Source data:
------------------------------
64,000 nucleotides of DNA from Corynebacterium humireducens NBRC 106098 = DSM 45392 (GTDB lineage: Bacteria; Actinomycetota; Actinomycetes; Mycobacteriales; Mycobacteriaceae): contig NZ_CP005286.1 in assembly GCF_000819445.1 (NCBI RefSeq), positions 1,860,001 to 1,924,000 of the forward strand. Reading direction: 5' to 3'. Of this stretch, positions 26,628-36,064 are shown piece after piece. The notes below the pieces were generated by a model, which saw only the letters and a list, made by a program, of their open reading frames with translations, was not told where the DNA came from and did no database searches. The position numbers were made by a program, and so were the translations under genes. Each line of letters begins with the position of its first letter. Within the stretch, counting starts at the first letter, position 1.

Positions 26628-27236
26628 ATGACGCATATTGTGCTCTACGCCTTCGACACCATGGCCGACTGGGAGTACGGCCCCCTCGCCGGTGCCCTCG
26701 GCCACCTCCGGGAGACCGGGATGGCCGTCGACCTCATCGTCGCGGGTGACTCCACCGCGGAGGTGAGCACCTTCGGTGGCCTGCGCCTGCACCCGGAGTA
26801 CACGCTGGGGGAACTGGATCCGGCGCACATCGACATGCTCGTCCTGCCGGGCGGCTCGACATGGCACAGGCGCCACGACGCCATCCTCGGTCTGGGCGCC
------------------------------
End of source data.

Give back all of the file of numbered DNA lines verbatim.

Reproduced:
64,000 nucleotides of DNA from Corynebacterium humireducens NBRC 106098 = DSM 45392 (GTDB lineage: Bacteria; Actinomycetota; Actinomycetes; Mycobacteriales; Mycobacteriaceae): contig NZ_CP005286.1 in assembly GCF_000819445.1 (NCBI RefSeq), positions 1,860,001 to 1,924,000 of the forward strand. Reading direction: 5' to 3'. Of this stretch, positions 26,628-36,064 are shown piece after piece. The notes below the pieces were generated by a model, which saw only the letters and a list, made by a program, of their open reading frames with translations, was not told where the DNA came from and did no database searches. The position numbers were made by a program, and so were the translations under genes. Each line of letters begins with the position of its first letter. Within the stretch, counting starts at the first letter, position 1.

Positions 26628-27236
26628 ATGACGCATATTGTGCTCTACGCCTTCGACACCATGGCCGACTGGGAGTACGGCCCCCTCGCCGGTGCCCTCG
26701 GCCACCTCCGGGAGACCGGGATGGCCGTCGACCTCATCGTCGCGGGTGACTCCACCGCGGAGGTGAGCACCTTCGGTGGCCTGCGCCTGCACCCGGAGTA
26801 CACGCTGGGGGAACTGGATCCGGCGCACATCGACATGCTCGTCCTGCCGGGCGGCTCGACATGGCACAGGCGCCACGACGCCATCCTCGGTCTGGGCGCC